IT’S FITTING, PERHAPS SPIRITUAL, that our first use of aerial photography for “Now & Then” showcases the wooded walkways above Seattle’s only river — a waterway named for the Native American tribe whose early chief is our city’s namesake.
An established public trail lets us walk this hillside and imagine the homeland of the Duwamish people, whose name means “the way in” and who once numbered 4,000 along the river and its tributaries. This, of course, was before Euro-American immigrants brought dominance and disease that decimated the tribe, even burning some members out of their shoreline dwellings.
You can find this path, called the West Duwamish Greenbelt Trail, along superimposed yellow lines in our “Then” and “Now” photos.
The older view, from 1920, provides a stunning glimpse of the eastern ridge of West Seattle, fronted by the Duwamish Waterway and precursors of West Marginal Way and the First Avenue South Bridge. At right swirls a U-shaped oxbow created by the river’s recent widening, deepening and straightening. Standing at center is Plant 1 of the fledgling Boeing Airplane Co. (sign on roof). Intruding at far right is the wing of an early biplane, from which the photo was taken rather courageously.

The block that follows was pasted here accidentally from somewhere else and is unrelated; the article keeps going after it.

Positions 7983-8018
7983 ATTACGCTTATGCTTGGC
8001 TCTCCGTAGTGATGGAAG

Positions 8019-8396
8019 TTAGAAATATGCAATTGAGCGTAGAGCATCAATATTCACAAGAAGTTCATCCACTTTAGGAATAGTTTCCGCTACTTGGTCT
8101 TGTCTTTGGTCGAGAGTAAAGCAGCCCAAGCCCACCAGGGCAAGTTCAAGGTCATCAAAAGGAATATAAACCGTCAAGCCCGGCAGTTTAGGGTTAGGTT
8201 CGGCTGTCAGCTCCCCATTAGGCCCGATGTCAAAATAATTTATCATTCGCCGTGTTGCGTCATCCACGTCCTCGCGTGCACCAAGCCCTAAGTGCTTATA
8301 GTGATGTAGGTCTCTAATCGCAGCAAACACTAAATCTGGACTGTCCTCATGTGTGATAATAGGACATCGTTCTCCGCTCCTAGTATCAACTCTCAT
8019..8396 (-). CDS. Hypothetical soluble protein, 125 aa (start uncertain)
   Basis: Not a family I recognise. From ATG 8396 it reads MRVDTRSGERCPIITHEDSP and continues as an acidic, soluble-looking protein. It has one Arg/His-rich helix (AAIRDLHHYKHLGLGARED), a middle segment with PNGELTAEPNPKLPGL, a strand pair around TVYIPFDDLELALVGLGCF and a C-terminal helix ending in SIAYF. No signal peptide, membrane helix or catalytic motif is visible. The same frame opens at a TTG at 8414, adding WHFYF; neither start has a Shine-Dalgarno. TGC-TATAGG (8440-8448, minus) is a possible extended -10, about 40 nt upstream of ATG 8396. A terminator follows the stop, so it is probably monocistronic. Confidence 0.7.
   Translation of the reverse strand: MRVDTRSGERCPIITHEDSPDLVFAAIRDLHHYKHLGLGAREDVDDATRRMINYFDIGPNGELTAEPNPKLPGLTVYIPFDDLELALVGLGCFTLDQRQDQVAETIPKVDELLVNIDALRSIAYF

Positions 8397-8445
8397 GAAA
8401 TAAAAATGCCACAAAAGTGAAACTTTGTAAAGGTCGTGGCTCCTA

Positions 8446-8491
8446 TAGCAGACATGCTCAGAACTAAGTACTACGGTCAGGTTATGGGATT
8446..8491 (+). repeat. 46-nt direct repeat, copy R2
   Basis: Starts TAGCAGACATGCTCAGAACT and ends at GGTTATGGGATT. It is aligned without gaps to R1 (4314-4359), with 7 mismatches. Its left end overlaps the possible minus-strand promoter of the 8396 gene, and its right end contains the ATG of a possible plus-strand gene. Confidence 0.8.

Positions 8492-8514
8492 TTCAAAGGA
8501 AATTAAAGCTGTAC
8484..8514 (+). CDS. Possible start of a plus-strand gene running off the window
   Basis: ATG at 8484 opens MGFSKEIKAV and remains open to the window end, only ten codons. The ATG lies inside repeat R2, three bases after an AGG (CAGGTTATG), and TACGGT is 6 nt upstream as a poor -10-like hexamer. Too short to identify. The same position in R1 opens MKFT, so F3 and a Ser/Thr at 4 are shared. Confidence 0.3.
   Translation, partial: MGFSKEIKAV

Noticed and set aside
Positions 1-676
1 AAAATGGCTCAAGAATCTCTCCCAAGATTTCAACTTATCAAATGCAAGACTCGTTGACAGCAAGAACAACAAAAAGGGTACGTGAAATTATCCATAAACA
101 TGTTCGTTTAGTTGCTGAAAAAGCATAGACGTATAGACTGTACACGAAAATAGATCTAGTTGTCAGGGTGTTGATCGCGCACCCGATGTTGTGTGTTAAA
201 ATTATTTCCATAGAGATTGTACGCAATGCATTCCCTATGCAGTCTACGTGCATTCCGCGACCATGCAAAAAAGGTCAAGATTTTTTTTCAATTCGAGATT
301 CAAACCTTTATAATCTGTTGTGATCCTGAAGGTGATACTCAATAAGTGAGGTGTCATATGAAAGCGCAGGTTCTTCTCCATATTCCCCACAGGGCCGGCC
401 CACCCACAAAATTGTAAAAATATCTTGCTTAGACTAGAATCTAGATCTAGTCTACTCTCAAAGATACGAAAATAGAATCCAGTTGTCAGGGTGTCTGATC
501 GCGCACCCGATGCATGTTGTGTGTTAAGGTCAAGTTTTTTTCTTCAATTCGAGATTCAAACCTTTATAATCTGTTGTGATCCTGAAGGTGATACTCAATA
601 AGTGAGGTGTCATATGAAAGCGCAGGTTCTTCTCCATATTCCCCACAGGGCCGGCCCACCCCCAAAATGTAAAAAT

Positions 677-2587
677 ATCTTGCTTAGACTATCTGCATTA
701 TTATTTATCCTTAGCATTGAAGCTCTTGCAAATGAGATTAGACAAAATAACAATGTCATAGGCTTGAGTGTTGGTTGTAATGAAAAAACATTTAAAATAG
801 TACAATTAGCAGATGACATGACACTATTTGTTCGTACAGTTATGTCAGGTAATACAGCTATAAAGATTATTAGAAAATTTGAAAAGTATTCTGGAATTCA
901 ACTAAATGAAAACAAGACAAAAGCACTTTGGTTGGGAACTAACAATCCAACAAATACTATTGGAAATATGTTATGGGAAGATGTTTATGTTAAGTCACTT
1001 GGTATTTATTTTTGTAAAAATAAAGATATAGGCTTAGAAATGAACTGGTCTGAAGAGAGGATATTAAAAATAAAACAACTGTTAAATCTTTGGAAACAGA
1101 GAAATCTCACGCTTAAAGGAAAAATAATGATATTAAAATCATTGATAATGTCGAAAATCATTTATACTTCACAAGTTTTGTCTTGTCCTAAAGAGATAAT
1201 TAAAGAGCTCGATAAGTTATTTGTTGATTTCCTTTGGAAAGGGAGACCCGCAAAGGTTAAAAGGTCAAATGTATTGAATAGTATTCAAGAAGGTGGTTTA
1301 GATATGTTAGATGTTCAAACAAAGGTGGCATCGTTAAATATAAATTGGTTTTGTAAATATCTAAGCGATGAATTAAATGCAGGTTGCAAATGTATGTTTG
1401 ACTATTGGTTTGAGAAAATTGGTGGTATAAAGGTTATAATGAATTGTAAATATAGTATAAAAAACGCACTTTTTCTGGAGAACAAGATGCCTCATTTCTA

But our focus is on the trail, a new one in the expanded, soon-to-be-published “Hiking Washington’s History,” a color guidebook detailing 44 hikes statewide, with 12 added treks.
The route, accessed by two trailheads, snakes along a steep slope, which by 1920 had been logged for profit, as well as operation of a streetcar line (faintly visible in our “Then” photo) that from 1912 to 1931 crossed the expanse, connecting bridges at Spokane Street to White Center and Burien.
Today, the trail traverses a 500-acre forest buffering two intensive forms of 20th-century development — housing above and industrial glut below. Over time, Seattle Parks acquired most of the greenbelt parcels. West Duwamish Greenbelt Trails volunteers and others regularly replant the land and maintain its path.
To create a matching “Now” image, Jean Sherrard and I got a helicopter view in late February, with him taking photographs and me shooting video. Aloft, we quickly appreciated a 1970s city report that called the hillside a potential “gift of peace and quiet in our busy, noisy, polluted city.”
Also ringing true was the insight of guidebook co-author Judy Bentley: “We hike historic trails for resonance: for connection to the people on the land before us and to a landscape relatively constant across centuries. We also hike out of curiosity: Who went this way before? Where were they going? Who made this trail and why?”